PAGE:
But there is something else that gnaws at both Omar and Dando: machismo or, as they perceive it, honor. When Omar’s mother urges him to flee the Bedouin, he tells her that a man does not run or let the fear of death rule his life. Meanwhile, Dando, after failing to persuade his distraught father to resume his role as patriarch, realizes that he will have to be the head of the family now, and that this new role will require him to exact some sort of vengeance if his brother has been killed.
The strength of this movie lies in its harsh fairness. Writer-directors Scandar Copti, an Arab, and Yaron Shani, a Jew, despise none of their characters and let none of them off the hook. Copti and Shani are alert to the ways good intentions can produce catastrophe in a land where too many people lack control of their lives and where the option of violence is accorded too much honor. For example: Omar falls in love with the daughter of Anan, his Christian employer. The girl, determined to respect tradition and her father’s wishes, keeps the relationship platonic, and Omar himself is willing to wait for a marriage that can occur only if Anan can be persuaded to overlook religious differences. The sweethearts remain chaste, but their longings impel them to exchange tender looks and furtive caresses, and it’s these very trifles that make the father aware of their love and persuade him that they’re not chaste. Another example: A Jewish neighbor approaches a bunch of Arab youths to ask one of them to get rid of the livestock that keep him awake at night. At first there is only rough banter but, because both disputants are afraid of each other, their male egos prompt them to get physical. The other Arab boys intervene to calm their friend down, but with so many bodies jostling one another, confusion takes over and a knife is pulled.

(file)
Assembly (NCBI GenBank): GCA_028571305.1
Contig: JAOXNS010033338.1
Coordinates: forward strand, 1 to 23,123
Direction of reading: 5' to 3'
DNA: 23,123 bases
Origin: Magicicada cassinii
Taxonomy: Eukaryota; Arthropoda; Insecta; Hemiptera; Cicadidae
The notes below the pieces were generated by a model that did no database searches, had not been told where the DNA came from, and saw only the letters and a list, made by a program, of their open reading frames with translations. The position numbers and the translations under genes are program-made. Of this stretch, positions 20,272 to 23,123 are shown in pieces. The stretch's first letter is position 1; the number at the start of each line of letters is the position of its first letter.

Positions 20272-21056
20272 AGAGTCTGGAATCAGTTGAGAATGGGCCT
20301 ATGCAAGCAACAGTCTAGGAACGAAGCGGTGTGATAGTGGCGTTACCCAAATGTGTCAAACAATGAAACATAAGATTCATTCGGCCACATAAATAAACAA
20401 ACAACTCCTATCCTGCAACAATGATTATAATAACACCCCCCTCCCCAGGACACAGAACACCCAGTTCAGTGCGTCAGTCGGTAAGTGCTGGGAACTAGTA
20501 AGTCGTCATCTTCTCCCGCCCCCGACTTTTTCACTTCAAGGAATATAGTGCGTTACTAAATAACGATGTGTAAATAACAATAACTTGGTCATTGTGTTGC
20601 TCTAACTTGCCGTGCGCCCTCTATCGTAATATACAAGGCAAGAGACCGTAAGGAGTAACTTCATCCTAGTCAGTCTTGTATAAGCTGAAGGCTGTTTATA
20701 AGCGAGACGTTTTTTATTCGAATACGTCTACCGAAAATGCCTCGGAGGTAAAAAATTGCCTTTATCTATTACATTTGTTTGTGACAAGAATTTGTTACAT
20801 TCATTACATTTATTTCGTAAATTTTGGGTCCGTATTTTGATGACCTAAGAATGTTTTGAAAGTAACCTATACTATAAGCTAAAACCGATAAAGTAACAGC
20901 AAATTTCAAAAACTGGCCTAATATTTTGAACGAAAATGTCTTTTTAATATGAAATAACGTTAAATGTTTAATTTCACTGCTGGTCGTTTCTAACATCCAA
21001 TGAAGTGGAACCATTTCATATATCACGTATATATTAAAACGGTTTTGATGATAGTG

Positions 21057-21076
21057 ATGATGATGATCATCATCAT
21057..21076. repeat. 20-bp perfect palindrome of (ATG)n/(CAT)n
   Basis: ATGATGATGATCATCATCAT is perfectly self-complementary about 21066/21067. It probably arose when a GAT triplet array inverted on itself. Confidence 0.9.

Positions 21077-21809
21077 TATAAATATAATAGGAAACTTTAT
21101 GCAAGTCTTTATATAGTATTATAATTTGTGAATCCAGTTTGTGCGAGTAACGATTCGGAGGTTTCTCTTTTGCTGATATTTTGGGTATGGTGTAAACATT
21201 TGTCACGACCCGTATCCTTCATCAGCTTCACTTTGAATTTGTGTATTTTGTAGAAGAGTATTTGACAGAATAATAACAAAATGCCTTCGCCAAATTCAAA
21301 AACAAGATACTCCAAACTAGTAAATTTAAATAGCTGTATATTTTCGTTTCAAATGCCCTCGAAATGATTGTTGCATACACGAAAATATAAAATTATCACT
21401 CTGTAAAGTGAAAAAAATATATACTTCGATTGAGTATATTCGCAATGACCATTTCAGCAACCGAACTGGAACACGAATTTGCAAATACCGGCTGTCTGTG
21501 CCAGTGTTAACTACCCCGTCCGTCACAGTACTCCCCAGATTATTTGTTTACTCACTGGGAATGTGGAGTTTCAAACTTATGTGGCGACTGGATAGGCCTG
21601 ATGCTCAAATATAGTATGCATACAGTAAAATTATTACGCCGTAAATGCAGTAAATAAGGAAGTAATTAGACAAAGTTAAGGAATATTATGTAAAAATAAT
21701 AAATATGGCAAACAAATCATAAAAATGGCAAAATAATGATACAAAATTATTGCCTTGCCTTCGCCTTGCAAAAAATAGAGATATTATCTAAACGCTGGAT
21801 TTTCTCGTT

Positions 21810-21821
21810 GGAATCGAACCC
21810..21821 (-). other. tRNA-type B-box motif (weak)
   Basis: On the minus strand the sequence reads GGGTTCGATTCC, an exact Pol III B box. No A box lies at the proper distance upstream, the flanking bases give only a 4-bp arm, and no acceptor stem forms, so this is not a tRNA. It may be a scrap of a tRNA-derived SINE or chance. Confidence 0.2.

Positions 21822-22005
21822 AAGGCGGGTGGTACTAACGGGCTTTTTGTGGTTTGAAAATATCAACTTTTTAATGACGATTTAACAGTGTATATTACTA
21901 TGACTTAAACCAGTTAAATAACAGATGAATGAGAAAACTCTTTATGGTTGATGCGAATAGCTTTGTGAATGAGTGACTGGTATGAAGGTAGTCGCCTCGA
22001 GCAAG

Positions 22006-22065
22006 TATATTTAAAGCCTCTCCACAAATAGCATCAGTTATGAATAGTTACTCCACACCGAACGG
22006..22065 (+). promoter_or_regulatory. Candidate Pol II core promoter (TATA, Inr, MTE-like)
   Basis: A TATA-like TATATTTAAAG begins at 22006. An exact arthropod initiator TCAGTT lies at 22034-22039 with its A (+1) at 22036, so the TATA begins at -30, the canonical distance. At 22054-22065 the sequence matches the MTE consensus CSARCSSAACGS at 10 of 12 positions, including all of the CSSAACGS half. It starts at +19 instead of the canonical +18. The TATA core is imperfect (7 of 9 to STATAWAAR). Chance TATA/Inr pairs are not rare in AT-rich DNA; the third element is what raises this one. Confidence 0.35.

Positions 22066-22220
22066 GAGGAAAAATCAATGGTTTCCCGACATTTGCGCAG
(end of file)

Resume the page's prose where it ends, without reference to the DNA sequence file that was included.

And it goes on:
Visually, the movie is raw and immediate. Shot after shot portrays the Ajami neighborhood as an improvised, flimsy, dangerous place. Why make your dwelling secure when you might be uprooted by crime or politics at any moment? Omar and his friends seem to be living in a world of crash pads, and cinematographer Boaz Yaacov’s lighting creates a deliberately ugly texture of neon streaked with darkness. The hand-held camera movements abet the sense of menace. When Omar’s brother Malek does nothing more dangerous than haul some garbage to the restaurant’s dumpster, the camera follows him from behind like a stalker. Life is a jungle, Omar declares. “The strong eat the weak.” The very look of the movie forces us to agree with him, even though most of the characters treat one another with a traditional courtesy that might shame most Americans.
Some minor flaws mar Ajami. Because of its importance to the film’s climax, the soldier’s disappearance needs more examination than it gets. Omar’s younger brothers merit a closer look as well. The romance between Omar’s friend Binj (well played by co-director Copti) and a free-spirited Jewish girl serves to underline the theme of love thwarted by ethnic tensions, but these lovers become so interesting that I wished the roles had been expanded and deepened.
Nevertheless, this is a work both bitter and humane. That the talents of its creators, an Arab and a Jew, meshed so seamlessly may be the most hopeful thing about Ajami, a movie that mordantly reminds us that communities and clans may embrace and console—but that they can also crush.